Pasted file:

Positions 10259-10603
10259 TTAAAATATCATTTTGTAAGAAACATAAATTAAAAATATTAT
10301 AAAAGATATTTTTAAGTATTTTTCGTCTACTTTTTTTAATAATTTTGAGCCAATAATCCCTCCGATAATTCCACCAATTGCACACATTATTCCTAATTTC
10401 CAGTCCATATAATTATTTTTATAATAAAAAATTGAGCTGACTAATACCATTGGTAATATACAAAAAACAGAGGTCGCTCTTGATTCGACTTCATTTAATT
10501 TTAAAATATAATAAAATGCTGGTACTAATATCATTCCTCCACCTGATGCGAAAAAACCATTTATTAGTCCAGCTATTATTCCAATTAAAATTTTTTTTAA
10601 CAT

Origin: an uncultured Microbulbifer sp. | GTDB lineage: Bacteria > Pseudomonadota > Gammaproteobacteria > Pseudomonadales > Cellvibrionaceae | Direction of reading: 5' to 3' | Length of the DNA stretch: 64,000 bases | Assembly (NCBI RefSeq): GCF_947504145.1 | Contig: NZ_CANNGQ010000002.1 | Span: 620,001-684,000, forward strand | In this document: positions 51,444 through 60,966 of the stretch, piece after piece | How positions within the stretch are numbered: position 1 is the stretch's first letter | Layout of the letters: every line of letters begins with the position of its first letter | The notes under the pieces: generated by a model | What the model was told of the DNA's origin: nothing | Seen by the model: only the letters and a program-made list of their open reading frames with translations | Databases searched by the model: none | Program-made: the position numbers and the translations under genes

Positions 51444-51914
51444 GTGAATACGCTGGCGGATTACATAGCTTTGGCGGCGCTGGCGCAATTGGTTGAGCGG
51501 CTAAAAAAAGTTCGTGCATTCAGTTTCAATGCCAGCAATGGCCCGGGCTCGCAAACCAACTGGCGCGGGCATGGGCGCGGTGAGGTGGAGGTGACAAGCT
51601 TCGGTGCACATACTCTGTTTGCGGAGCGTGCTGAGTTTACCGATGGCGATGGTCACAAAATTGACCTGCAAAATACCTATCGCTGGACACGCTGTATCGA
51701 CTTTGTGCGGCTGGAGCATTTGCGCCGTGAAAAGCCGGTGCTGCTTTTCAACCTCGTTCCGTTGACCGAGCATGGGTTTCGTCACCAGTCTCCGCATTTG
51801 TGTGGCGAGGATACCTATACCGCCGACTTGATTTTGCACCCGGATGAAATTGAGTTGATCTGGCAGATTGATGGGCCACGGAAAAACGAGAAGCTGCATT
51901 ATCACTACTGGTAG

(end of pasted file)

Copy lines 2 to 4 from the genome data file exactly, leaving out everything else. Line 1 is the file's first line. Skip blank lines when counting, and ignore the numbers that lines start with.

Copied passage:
10259 TTAAAATATCATTTTGTAAGAAACATAAATTAAAAATATTAT
10301 AAAAGATATTTTTAAGTATTTTTCGTCTACTTTTTTTAATAATTTTGAGCCAATAATCCCTCCGATAATTCCACCAATTGCACACATTATTCCTAATTTC
10401 CAGTCCATATAATTATTTTTATAATAAAAAATTGAGCTGACTAATACCATTGGTAATATACAAAAAACAGAGGTCGCTCTTGATTCGACTTCATTTAATT